The Amati Girls

Four Pittsburgh-based sisters fight, cry, laugh and love in this modern-day melodrama whose greatest strength is performances by a bevy of veteran actresses. But their work is undermined by a clichéd screenplay that's heavy on the promotion of traditional values and light on psychological insight. Super-mom Grace (Mercedes Ruehl),...read more

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Reviewed by Maitland McDonagh
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Four Pittsburgh-based sisters fight, cry, laugh and love in this modern-day

melodrama whose greatest strength is performances by a bevy of veteran

actresses. But their work is undermined by a clichéd screenplay that's

heavy on the promotion of traditional values and light on psychological

insight. Super-mom Grace (Mercedes Ruehl), the eldest Amati girl, has three

children — two rowdy boys and a dancing daughter — and an

old-fashioned husband, Joe (Paul Sorvino), who expects to be waited on hand

and foot. The more assertive Christine (Sean Young) is separated from Paul

(Jamey Sheridan), her workaholic spouse of 14 years, and considering divorce;

their teen daughter is also an aspiring dancer. Flighty Denise (Dinah Manoff)

is juggling marriage-minded boyfriend Lawrence (Mark Harmon) and her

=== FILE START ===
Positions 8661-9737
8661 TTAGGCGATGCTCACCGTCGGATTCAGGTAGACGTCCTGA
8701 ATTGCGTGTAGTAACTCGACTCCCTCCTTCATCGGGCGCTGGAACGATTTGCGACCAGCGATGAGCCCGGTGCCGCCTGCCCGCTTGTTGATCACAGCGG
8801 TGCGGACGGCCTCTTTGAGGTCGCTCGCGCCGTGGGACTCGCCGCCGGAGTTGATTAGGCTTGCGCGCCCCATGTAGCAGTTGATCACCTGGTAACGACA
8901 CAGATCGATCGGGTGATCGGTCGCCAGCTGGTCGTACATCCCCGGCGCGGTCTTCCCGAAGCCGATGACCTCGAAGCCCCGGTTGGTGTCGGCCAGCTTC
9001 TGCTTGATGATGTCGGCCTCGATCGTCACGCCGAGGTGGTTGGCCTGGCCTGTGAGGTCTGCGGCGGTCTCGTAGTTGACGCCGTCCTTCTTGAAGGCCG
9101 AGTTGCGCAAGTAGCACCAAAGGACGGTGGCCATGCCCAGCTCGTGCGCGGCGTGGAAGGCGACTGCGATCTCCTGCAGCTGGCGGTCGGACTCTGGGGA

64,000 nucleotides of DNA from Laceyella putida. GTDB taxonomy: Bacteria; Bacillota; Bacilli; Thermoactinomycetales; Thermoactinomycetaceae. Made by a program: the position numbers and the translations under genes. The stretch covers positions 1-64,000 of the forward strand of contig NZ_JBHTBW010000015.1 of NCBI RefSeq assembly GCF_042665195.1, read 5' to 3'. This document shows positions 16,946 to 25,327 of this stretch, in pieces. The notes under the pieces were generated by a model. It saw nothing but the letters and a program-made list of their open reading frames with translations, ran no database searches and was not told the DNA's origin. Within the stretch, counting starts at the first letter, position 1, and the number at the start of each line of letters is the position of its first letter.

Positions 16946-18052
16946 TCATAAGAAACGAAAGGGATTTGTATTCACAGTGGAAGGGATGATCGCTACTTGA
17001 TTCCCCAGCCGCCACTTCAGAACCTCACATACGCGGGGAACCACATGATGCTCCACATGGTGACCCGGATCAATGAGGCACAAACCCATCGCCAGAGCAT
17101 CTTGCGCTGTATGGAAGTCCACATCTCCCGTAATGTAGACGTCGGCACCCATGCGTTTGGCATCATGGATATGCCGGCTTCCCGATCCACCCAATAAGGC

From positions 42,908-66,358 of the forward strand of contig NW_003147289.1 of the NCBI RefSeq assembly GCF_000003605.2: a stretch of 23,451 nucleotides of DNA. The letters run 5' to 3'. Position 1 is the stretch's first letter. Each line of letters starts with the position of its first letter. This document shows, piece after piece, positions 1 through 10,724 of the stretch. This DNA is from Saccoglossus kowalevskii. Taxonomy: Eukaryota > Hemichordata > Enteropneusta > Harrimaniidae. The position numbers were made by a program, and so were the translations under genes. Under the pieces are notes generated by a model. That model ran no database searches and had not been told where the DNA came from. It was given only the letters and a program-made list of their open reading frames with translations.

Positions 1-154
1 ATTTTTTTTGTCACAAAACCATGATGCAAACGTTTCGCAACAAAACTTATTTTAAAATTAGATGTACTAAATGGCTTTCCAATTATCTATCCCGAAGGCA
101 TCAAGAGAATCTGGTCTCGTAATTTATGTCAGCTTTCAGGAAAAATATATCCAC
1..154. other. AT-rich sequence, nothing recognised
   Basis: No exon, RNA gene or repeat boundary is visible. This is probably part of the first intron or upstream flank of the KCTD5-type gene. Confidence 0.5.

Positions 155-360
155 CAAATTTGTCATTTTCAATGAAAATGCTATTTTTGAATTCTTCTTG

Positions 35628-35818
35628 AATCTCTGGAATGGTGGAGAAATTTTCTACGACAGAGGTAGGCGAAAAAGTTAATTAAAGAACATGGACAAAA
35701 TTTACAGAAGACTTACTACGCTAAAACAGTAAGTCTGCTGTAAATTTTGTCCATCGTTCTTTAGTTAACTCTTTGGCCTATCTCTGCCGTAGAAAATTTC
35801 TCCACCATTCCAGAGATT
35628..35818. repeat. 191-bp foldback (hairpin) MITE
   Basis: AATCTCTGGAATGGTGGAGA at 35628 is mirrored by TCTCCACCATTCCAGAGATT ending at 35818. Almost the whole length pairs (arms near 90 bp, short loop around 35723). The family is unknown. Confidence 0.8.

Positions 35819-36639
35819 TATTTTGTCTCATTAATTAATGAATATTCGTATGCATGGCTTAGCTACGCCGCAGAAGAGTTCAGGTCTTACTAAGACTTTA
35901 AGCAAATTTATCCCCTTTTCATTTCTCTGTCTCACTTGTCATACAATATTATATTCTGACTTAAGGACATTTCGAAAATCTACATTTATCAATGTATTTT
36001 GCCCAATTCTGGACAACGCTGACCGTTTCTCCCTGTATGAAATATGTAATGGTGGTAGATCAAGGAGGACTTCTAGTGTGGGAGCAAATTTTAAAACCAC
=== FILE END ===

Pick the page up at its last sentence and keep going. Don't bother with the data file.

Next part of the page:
long-deferred dreams of being a professional singer. And deeply religious,

mentally challenged Dolores (Lily Knight) lives with their recently widowed

mother, Dolly (Cloris Leachman), and dreams of having a boyfriend. Dolly's two

sisters complete the clan: single, flamboyant Splendora (Lee Grant, Manoff's real-life mother) and homey Loretta (Edith Fields), whose husband, Frankie

(Joe Greco), adores her. The plot is driven by an upcoming ballet recital at

which fathers are expected to partner their budding ballerinas, but its main

concern is the sisters' marital problems, which are resolved in very

old-fashioned ways. It's not revealing anything you can't see coming from the

outset that Christine learns it's better to work at marriage than abandon it,

Denise realizes she should marry Lawrence, and Dolores finds a soulmate.

Actress-turned-writer/director Anne DeSalvo developed her screenplay at

Sundance, but it smacks of a certain kind of TV movie filled with pious

uplift, even as it makes token concessions to contemporary lifestyles. The

sissified ballet teacher gets to say something wise, Dolly questions her

faith, and it even looks as though Denise and Lawrence might be having

pre-marital sex. The film's distributor, Providence Entertainment, is a heavy

hitter in the world of Christian filmmaking.

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  • Released: 2001
  • Rating: PG
  • Review: Four Pittsburgh-based sisters fight, cry, laugh and love in this modern-day melodrama whose greatest strength is performances by a bevy of veteran actresses. But their work is undermined by a clichéd screenplay that's heavy on the promotio… (more)

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